This sounds like a cool show and I hope she thinks of bringing it to Cleveland.

"Jews Who Rock"
Photos by Janet Macoska
September 10- December 10
River Music Experience
 2nd Floor Gallery
129 Main Street,
Davenport, Iowa

Monday, October 06, 2014

Pittsburgh Artists Represent @ Atlanta's A3C Hip Hop Cultural Festival

In my short visit to Atlanta, last year It seemed to be open, inclusive and moving in a good direction. Creative but not uptight,

The AC3 Festival shows that.

"A3C (all 3 coasts) festival is the preeminent hip-hop festival in the US. Founded in 2005, A3C has grown from a regional showcase to an internationally celebrated cultural experience including music, education, art, film, style, pro-audio and more."
Pittsburgh's "delegation"

The Come Up Boys
Beedie Ground Up
Goldsmith (Formerly Crystal Seth)
Palermo Stone
Macon Hamilton
Masspike Miles

Friday, October 03, 2014

Friendship's Octopus Garden Grows, Becomes More Awesome

I walk by this place pretty frequently but didn't notice how the garden had expanded in the back with more sculptures, details and creatively designed furniture.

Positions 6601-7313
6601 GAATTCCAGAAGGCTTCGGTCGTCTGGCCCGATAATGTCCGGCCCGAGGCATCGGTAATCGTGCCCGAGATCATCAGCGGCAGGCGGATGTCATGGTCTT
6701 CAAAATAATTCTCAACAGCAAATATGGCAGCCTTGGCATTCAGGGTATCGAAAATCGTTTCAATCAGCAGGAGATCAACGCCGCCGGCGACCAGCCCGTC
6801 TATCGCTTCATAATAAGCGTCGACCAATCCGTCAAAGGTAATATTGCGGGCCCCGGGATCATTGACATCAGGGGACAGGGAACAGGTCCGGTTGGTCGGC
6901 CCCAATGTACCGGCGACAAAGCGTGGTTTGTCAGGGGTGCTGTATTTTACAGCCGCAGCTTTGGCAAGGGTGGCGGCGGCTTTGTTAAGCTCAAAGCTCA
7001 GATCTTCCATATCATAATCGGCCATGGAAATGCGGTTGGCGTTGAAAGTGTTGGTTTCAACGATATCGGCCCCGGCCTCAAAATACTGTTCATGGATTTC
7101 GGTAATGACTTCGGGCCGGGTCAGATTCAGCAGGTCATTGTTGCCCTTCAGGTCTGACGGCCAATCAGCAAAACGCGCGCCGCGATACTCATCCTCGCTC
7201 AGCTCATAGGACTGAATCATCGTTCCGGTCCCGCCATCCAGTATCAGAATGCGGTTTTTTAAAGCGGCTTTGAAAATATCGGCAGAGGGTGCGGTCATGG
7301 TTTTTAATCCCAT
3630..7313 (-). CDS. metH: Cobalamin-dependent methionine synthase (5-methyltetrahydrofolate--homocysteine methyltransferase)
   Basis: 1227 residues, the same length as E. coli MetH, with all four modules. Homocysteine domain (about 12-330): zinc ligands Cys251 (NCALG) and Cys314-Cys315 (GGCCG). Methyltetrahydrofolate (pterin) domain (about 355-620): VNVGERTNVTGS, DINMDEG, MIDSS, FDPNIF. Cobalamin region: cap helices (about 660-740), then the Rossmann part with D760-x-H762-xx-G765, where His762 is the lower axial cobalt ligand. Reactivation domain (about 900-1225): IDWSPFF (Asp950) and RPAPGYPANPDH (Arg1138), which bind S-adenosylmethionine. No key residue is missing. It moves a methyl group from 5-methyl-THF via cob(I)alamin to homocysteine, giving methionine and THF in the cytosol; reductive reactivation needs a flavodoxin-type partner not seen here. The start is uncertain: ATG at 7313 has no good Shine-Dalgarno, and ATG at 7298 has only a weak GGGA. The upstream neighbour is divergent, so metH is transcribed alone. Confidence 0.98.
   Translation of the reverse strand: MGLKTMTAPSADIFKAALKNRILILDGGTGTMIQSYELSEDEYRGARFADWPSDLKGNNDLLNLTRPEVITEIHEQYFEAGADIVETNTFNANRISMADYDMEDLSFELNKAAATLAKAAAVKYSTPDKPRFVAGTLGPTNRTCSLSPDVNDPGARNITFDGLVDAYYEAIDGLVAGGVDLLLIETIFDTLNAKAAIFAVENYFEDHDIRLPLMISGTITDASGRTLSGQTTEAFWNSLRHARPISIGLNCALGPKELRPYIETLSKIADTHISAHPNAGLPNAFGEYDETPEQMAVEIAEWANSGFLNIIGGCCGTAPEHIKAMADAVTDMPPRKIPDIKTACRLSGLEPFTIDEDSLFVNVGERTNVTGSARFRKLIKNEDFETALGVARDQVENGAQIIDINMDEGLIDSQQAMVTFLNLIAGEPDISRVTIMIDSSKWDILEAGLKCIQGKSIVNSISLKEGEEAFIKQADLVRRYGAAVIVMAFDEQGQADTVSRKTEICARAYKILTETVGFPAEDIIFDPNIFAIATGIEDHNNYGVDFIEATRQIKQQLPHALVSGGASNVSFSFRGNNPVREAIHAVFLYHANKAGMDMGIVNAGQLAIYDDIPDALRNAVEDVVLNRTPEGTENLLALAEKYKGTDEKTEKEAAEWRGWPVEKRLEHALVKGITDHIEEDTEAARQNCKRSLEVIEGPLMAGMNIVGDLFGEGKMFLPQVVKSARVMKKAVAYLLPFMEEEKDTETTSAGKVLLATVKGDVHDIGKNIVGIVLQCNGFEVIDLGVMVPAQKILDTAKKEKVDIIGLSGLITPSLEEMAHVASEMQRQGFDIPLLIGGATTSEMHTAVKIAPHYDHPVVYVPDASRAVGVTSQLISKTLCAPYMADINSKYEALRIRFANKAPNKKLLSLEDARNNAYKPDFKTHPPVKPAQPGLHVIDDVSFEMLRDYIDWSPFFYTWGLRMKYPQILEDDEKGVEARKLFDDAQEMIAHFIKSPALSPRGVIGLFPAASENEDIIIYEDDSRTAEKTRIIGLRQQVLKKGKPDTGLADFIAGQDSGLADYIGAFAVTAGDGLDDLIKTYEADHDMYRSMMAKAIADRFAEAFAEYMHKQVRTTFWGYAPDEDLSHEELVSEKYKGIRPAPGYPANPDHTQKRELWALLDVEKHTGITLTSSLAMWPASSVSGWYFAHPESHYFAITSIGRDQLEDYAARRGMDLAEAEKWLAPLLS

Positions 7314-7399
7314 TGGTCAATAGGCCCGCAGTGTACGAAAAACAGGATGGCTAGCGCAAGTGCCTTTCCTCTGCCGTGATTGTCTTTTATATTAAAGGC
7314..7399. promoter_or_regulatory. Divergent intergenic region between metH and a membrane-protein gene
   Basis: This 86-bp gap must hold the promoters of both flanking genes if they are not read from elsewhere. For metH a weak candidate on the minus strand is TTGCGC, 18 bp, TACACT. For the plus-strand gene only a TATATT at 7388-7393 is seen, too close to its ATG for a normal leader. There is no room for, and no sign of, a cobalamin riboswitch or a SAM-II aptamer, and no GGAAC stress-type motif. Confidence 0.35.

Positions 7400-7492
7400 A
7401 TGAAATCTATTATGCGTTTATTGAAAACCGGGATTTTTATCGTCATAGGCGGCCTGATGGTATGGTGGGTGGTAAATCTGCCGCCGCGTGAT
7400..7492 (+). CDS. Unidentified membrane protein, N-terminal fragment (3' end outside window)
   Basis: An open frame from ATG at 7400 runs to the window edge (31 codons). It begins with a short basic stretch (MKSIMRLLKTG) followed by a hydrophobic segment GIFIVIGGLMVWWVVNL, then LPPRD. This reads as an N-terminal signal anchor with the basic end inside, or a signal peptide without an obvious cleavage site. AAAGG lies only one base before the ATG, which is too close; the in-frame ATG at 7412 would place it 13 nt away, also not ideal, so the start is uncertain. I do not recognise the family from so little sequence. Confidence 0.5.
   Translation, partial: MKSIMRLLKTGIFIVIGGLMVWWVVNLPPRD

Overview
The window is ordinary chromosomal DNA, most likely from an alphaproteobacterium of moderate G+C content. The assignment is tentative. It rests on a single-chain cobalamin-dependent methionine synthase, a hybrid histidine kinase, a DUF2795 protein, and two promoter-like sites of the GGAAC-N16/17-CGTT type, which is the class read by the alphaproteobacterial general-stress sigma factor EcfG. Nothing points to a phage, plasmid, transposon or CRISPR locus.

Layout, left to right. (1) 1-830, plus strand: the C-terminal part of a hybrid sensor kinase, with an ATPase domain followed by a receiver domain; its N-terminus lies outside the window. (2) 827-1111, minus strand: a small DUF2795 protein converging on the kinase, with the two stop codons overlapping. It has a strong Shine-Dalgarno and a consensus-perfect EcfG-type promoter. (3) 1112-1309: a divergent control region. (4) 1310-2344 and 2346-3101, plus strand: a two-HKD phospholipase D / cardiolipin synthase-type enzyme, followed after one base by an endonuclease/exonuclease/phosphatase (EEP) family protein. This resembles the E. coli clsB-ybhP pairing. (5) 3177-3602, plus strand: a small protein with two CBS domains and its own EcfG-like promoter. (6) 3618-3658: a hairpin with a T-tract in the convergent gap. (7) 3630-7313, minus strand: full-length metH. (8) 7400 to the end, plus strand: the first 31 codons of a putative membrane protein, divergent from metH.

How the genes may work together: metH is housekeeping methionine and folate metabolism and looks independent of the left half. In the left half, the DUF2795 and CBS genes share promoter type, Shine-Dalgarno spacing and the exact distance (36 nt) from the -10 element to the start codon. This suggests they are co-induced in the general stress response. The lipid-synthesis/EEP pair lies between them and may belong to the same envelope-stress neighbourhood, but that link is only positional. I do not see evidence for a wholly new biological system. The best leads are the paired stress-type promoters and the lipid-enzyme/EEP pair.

The creator of the mosaic sculptures is local artist, Laura Jean McLaughlin. I don't know who designed the garden furniture.

Wednesday, October 01, 2014

9/24- 10/1 2014 Weekly Arts and Urbanism Roundup


Pittsburgh hires a bicycle director with a wealth of metro experience (Bike Pittsburgh)

Watch: A Wilkinsburg artist makes prints the old fashioned way (WESA Pittsburgh)

Google's presence in Pittsburgh and it's impact on local startups (Essential Pittsburgh)

Pittsburgh's lost steamboat exhibit @ The Heinz History Center (Pittsburgh City Paper)

Sharon, Pennsylvania

Sharon's third and final Waterfire festival this year draws thousands (The Sharon Herald)


Is Northeast Ohio hurt by too much parking (and what can it do about it)? (Green City, Blue Lake)